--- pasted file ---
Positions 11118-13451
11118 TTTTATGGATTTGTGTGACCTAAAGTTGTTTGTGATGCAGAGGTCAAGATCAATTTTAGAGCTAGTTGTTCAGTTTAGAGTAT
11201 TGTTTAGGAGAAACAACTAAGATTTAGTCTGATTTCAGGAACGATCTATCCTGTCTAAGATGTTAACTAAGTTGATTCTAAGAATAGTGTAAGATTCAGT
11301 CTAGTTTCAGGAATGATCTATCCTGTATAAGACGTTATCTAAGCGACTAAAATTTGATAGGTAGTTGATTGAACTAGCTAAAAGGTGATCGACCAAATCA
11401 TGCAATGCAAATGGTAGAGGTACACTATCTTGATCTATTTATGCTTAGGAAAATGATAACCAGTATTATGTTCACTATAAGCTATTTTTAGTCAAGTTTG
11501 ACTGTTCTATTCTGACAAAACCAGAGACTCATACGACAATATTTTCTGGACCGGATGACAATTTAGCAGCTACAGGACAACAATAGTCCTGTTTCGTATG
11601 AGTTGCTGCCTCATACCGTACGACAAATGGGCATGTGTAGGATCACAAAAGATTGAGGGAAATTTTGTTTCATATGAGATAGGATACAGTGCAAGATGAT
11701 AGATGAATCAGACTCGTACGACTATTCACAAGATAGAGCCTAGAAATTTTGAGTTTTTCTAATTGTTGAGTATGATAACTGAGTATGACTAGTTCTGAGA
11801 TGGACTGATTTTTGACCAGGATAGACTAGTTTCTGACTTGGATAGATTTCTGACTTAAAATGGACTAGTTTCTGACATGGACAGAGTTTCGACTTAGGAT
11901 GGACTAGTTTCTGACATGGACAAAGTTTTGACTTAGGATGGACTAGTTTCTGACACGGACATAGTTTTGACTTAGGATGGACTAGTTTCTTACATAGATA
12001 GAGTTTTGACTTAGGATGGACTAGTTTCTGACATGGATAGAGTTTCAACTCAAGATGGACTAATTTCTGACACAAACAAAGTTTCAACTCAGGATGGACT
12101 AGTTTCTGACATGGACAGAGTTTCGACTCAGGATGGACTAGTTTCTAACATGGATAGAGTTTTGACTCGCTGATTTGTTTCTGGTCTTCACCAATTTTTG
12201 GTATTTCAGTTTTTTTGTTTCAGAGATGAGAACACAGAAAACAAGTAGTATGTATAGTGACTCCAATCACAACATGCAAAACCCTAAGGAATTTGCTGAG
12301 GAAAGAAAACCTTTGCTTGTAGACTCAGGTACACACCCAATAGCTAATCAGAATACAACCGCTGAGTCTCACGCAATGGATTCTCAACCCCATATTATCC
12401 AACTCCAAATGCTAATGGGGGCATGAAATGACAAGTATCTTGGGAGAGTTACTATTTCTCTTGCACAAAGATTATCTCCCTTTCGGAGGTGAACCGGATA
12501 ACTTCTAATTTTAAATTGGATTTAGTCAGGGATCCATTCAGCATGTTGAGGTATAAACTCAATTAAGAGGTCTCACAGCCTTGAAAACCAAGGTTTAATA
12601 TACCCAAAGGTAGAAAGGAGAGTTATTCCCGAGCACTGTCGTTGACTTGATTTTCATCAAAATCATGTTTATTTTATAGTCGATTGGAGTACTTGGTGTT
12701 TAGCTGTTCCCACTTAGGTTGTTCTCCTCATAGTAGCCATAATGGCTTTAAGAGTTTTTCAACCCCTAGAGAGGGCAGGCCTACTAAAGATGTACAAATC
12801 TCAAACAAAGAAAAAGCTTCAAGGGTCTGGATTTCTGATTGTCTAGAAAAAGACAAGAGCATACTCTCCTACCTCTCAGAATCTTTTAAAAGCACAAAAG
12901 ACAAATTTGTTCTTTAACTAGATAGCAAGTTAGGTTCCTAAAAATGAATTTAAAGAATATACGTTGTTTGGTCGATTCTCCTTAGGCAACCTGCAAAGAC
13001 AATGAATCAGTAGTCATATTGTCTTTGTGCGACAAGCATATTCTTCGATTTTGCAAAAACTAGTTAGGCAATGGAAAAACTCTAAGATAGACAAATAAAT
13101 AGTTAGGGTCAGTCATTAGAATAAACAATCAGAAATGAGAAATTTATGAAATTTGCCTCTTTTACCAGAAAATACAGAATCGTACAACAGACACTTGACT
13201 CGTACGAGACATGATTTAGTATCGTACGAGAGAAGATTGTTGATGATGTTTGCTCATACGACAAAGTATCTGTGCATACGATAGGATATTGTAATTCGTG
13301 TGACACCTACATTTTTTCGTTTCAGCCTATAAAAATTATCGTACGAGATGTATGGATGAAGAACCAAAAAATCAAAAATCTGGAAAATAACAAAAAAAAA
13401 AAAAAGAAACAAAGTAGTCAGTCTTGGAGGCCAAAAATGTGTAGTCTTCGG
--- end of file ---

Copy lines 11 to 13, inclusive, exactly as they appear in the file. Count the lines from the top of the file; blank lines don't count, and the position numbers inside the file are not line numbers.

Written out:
12001 GAGTTTTGACTTAGGATGGACTAGTTTCTGACATGGATAGAGTTTCAACTCAAGATGGACTAATTTCTGACACAAACAAAGTTTCAACTCAGGATGGACT
12101 AGTTTCTGACATGGACAGAGTTTCGACTCAGGATGGACTAGTTTCTAACATGGATAGAGTTTTGACTCGCTGATTTGTTTCTGGTCTTCACCAATTTTTG
12201 GTATTTCAGTTTTTTTGTTTCAGAGATGAGAACACAGAAAACAAGTAGTATGTATAGTGACTCCAATCACAACATGCAAAACCCTAAGGAATTTGCTGAG